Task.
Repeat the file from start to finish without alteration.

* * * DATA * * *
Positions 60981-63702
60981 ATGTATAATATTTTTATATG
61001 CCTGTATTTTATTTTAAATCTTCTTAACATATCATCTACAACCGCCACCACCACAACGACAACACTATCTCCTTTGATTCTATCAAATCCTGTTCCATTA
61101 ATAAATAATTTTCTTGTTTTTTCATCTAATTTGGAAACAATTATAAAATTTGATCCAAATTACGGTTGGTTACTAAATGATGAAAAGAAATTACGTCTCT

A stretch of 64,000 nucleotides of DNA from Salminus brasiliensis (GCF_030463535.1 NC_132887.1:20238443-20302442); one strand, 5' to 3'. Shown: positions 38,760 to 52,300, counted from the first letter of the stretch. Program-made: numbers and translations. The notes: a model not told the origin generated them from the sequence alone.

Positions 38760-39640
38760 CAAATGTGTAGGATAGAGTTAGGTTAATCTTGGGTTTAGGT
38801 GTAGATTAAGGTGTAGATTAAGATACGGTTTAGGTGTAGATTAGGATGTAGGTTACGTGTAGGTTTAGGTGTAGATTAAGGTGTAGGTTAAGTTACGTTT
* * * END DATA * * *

Positions 60981-63702
60981 ATGTATAATATTTTTATATG
61001 CCTGTATTTTATTTTAAATCTTCTTAACATATCATCTACAACCGCCACCACCACAACGACAACACTATCTCCTTTGATTCTATCAAATCCTGTTCCATTA
61101 ATAAATAATTTTCTTGTTTTTTCATCTAATTTGGAAACAATTATAAAATTTGATCCAAATTACGGTTGGTTACTAAATGATGAAAAGAAATTACGTCTCT

A stretch of 64,000 nucleotides of DNA from Salminus brasiliensis (GCF_030463535.1 NC_132887.1:20238443-20302442); one strand, 5' to 3'. Shown: positions 38,760 to 52,300, counted from the first letter of the stretch. Program-made: numbers and translations. The notes: a model not told the origin generated them from the sequence alone.

Positions 38760-39640
38760 CAAATGTGTAGGATAGAGTTAGGTTAATCTTGGGTTTAGGT
38801 GTAGATTAAGGTGTAGATTAAGATACGGTTTAGGTGTAGATTAGGATGTAGGTTACGTGTAGGTTTAGGTGTAGATTAAGGTGTAGGTTAAGTTACGTTT